CMS Raises Stakes for Consults, Adds Documentation Onus for Referring M.D.

January 31, 2006

Reprinted from the Jan. 9, 2006, issue of REPORT ON MEDICARE COMPLIANCE, the nation’s leading source of news and strategic information on false claims, overpayments, compliance programs, billing errors and other Medicare compliance issues.

New Medicare documentation demands for consultations present a reimbursement and compliance challenge: CMS says that effective Jan. 17, the reason for a patient consultation must be documented in the medical records of both the ordering physician and the consulting specialist. The outcome of the consultation must also appear in both physicians’ medical records, according to Medicare Transmittal 788 (Change Request 4215), issued Dec. 20.

The new guidelines make it clear that both the requesting physician and the consulting physician must document the request and the reason why. This change is very significant for physicians, contends Jean Acevedo, president of Acevedo Consulting in Delray Beach, Fla.On the one hand, she says, Medicare is trying to prevent abuses in billing for consultations, which pay more than regular office visits. On the other hand, specialists’ reimbursement is now hostage to primary care physicians’ willingness to take an extra documentation step when there’s no financial stake for them.

CMS made these changes in response to CPT code revamping for 2006, she says. The American Medical Association (AMA) clarified the documentation necessary for a service to be considered a consultation instead of an office visit. AMA deleted two sets of consultation codes from the CPT codes: follow-up consultations and confirmatory consultations (also known as second-opinion consultations). “That makes some sense because there had always been confusion among docs [regarding] when to appropriately use them,” Acevedo says.

But along with those changes came the unexpected from CMS, she says. Some of the CMS clarifications regarding the definition of consults and documentation requirements for consultations threw physicians for a loop. In particular, CMS revised the carrier’s manual to state that the consultation by the referring physician (i.e., the primary care physician) must be documented by the referring physician in his or her records – something that was never required before.

CMS explains in the transmittal, “A request for a consultation from an appropriate source and the need for consultation (i.e., the reason for a consultation service) shall be documented by the consultant in the patient’s medical record and included in the requesting physician or qualified NPP’s [i.e., nonphysician practitioner’s] plan of care in the patient’s medical record.”

Without this documentation, Medicare won’t pay for the consultation. Though Medicare may not know whether that note is in the medical record when the claim is submitted, Medicare auditors later will realize whether the primary care physician put the reason for the consultation in the patient’s medical record. If it’s not there, the carrier will recoup the money, and the consultant will be fresh out of luck — and money — Acevedo says.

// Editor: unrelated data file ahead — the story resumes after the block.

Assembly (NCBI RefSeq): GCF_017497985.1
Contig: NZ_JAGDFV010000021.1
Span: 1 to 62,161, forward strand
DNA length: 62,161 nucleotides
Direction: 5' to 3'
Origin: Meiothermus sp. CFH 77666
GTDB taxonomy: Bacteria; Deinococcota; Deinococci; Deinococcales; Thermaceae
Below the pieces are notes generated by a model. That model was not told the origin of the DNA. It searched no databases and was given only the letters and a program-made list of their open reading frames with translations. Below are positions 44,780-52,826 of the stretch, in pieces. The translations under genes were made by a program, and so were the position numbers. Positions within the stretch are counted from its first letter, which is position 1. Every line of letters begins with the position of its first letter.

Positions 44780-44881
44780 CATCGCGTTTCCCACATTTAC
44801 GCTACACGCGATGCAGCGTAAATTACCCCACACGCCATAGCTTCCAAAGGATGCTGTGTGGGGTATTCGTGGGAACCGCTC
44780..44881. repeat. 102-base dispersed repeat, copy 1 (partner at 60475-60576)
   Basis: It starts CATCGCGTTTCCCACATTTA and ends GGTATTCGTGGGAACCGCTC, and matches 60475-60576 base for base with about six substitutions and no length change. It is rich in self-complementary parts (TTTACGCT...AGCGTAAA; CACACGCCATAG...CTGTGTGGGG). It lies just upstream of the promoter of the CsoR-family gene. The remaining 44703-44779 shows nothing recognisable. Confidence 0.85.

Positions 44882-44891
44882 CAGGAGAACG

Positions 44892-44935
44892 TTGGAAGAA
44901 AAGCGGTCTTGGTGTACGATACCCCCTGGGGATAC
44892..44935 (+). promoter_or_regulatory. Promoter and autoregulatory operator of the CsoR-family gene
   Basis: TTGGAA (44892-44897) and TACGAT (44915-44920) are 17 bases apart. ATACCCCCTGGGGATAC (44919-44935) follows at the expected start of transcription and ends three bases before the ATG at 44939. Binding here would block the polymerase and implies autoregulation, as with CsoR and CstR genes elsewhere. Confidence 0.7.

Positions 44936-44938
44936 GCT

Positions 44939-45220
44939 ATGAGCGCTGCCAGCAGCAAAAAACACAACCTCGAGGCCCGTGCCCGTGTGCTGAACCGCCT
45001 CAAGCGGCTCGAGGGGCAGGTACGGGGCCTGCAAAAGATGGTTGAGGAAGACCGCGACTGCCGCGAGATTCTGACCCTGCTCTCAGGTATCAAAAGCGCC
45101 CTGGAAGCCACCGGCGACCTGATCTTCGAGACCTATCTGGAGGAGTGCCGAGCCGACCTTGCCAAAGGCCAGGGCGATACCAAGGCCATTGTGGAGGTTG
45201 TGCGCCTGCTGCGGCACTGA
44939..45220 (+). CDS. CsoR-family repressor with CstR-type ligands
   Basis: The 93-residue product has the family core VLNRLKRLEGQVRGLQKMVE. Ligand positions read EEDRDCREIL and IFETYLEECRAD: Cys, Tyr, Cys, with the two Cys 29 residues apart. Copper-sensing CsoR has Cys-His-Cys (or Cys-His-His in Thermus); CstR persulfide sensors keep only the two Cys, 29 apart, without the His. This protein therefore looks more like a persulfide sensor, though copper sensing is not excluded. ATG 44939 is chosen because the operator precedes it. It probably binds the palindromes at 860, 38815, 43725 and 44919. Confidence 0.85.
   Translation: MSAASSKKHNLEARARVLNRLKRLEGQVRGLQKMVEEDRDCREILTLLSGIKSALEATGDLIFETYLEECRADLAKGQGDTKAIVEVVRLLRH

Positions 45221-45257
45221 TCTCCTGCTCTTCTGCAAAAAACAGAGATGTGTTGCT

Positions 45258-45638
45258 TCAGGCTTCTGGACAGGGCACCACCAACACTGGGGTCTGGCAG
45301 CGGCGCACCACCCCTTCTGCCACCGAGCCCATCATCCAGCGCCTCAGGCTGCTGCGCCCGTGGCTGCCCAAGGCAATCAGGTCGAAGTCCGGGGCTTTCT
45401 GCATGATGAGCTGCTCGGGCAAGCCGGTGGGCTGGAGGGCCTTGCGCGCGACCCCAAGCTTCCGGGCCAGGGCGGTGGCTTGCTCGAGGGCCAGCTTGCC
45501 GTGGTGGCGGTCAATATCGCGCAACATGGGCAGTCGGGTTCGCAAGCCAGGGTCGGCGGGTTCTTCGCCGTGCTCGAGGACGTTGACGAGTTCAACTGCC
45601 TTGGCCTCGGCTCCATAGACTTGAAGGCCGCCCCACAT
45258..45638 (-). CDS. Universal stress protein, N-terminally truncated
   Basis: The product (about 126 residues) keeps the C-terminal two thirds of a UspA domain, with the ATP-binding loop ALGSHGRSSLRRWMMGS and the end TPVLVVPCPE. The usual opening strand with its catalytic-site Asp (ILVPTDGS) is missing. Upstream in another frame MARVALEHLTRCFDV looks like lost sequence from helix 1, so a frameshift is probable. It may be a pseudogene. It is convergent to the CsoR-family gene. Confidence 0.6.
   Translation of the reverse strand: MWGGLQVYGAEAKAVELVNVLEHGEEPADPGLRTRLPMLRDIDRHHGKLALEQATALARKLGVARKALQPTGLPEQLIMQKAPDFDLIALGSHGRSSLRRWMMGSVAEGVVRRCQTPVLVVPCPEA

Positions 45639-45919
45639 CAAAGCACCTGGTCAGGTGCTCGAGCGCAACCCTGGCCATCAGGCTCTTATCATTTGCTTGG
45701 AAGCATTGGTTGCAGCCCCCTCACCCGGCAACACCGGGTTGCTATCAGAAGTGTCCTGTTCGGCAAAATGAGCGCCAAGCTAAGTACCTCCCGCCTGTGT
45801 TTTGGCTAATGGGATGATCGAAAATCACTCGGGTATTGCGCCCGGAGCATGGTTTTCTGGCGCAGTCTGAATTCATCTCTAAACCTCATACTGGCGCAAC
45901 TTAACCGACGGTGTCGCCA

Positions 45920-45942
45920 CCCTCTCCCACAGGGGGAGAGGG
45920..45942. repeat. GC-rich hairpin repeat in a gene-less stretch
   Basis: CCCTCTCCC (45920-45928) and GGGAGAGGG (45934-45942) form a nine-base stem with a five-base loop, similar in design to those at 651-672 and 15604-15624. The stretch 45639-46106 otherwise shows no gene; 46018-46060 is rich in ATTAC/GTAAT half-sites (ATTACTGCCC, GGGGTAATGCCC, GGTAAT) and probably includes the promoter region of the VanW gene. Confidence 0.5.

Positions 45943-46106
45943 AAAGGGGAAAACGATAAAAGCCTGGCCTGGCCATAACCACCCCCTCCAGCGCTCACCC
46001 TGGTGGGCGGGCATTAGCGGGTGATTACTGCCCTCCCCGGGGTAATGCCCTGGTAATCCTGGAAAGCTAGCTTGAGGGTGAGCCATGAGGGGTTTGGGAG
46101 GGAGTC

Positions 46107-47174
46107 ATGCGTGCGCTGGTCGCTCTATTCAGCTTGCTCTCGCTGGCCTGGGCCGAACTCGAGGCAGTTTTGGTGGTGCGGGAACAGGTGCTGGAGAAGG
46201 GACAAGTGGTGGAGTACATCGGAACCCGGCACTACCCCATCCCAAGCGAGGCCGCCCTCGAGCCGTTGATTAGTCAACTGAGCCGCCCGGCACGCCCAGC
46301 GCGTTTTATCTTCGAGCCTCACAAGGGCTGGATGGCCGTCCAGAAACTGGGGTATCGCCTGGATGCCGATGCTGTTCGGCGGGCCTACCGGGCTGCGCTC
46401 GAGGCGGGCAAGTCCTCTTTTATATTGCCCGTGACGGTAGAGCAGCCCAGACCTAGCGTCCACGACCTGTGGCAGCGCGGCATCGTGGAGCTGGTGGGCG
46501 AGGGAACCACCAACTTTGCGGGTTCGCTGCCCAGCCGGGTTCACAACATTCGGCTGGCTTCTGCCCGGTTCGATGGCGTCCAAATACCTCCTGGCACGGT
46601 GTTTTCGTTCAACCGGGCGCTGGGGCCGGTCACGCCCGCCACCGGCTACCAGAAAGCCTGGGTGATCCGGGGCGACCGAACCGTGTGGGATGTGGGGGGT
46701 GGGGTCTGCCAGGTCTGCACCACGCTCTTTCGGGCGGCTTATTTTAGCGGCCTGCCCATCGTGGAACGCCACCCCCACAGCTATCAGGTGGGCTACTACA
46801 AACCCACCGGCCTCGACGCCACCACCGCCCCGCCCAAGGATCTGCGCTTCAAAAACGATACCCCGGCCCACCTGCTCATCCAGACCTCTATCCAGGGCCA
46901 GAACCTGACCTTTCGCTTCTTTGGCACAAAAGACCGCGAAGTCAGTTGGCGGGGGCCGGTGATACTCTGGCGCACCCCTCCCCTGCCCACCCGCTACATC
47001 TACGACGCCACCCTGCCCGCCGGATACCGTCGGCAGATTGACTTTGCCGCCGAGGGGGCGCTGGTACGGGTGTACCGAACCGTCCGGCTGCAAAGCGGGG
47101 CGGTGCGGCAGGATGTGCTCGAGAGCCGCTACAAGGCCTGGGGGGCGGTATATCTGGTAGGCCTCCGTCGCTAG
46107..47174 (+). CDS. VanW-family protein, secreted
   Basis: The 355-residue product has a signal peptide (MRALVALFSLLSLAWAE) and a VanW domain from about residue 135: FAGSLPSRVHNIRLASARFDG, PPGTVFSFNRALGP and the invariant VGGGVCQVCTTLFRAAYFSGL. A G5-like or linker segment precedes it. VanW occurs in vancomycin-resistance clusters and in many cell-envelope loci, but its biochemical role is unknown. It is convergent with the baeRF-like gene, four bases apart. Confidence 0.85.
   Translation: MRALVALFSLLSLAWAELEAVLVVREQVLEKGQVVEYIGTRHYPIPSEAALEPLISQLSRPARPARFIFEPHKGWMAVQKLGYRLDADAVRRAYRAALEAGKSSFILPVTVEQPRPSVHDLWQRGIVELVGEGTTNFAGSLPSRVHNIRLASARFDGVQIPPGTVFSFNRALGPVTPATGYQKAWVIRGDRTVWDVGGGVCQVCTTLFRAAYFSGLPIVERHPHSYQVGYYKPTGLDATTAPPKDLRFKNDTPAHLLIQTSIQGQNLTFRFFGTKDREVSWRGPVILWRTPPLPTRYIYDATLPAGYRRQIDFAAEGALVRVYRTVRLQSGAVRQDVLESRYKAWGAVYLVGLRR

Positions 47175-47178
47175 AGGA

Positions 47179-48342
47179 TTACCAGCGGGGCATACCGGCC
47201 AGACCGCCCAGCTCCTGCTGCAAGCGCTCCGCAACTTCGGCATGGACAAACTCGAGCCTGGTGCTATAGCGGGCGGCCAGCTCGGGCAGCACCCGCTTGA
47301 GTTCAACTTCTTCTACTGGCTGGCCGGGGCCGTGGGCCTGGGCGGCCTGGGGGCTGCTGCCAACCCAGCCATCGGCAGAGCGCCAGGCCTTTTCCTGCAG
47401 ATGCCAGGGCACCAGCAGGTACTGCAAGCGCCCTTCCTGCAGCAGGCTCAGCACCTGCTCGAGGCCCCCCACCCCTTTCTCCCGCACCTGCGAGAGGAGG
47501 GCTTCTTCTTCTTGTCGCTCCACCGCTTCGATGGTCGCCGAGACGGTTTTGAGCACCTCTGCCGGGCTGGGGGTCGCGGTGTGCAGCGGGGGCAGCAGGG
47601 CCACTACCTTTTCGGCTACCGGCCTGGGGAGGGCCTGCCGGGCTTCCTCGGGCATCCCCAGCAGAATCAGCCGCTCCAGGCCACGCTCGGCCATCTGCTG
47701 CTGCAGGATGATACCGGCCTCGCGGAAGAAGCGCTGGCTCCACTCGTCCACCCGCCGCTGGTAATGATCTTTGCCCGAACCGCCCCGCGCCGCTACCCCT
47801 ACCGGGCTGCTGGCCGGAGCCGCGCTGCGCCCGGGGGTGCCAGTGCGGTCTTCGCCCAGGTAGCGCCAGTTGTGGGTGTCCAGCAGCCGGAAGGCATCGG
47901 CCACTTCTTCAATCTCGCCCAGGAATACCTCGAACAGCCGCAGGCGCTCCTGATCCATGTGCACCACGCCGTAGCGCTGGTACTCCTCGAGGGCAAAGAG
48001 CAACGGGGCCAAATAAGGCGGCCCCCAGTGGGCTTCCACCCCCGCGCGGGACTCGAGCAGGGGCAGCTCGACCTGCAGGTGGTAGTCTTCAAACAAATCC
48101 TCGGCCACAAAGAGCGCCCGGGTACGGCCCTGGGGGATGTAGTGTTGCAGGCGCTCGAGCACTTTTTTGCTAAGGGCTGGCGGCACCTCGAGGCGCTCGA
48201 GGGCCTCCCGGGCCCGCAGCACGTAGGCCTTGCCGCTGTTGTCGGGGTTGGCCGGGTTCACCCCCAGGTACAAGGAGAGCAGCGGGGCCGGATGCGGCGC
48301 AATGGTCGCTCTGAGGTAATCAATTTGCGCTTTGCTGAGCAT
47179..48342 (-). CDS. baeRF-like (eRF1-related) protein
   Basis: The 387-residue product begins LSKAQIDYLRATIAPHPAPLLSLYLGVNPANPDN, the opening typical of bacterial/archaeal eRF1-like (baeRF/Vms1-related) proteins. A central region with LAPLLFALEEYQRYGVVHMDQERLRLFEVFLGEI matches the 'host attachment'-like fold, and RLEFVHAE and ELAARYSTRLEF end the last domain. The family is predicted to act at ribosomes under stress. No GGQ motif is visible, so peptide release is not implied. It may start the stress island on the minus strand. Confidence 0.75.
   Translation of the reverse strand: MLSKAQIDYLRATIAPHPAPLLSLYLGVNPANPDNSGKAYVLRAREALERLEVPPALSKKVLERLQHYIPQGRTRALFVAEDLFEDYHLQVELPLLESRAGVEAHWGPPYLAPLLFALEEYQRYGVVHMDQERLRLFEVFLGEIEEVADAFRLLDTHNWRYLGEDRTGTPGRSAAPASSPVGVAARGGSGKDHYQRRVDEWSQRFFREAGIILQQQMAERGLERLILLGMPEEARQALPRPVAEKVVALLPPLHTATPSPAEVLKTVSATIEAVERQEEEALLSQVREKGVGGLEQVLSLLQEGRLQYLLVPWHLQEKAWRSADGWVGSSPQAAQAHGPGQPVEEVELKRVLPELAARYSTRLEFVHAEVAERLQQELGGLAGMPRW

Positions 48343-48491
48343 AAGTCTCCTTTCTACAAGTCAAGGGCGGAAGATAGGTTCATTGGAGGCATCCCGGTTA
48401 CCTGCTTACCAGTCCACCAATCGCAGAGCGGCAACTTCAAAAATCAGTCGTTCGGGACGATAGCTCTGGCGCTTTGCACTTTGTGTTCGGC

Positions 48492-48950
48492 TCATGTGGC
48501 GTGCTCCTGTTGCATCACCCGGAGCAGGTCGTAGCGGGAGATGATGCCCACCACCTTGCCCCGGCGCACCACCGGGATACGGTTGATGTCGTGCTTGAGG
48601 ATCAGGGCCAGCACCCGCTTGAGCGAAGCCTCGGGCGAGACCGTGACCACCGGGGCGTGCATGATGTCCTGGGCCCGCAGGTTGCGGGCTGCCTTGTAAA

Physicians Lack Financial Incentive

“There is no financial incentive for the primary care physician to do this. These doctors have relationships and talk to each other orally,” she says. The referring physician doesn’t typically write his thinking in the chart. It’s an informal network.

According to the transmittal, the consultation request “may be verbal; however, the verbal interaction identifying the request and reason for a consult shall be documented in the patient’s medical record by the requesting physician or qualified NPP and also by the consultant physician or qualified NPP in the patient’s medical record.”

Acevedo says the only reason she can see for Medicare’s decision to crack down on consultations is to ensure there is “validation and verification that when consulting physicians says it is a consult, it really is a consult.” Consultations pay substantially more than office visits, she notes.

For example, in Miami, CPT code 99203, which is a Level 3 new patient office visit, has a Medicare allowable charge of $103.85. In contrast, CPT code 99243, which is a Level 3 consultation, has a Medicare allowable charge of $132.14, Acevedo says. And, she concedes, there are some physicians who claim that every patient they see is a consultation. The new rules “will make it that much harder for physicians to just document in their consultation report that a service is a consultation,” something that until now they have done with virtually no oversight or limits, Acevedo says. “From now on, if the primary care physician doesn’t intend it as a consultation and document it that way, Medicare won’t pay it that way.”

How can consulting specialists increase the likelihood that referring physicians will put the necessary documentation in their medical records so that consulting physicians can get their proper reimbursement?

Acevedo has one suggestion: Specialists can fax a preprinted form to referring physicians that asks them to check off whether the referral is for the patient to have a consultation or for management (a regular office visit). The referring physicians are asked to both stick the original in the patient’s chart and fax the form back. That keeps the work very minimal for the physician (checking a box and faxing), satisfies Medicare’s requirements, and should ensure Medicare reimbursement, she says.

 

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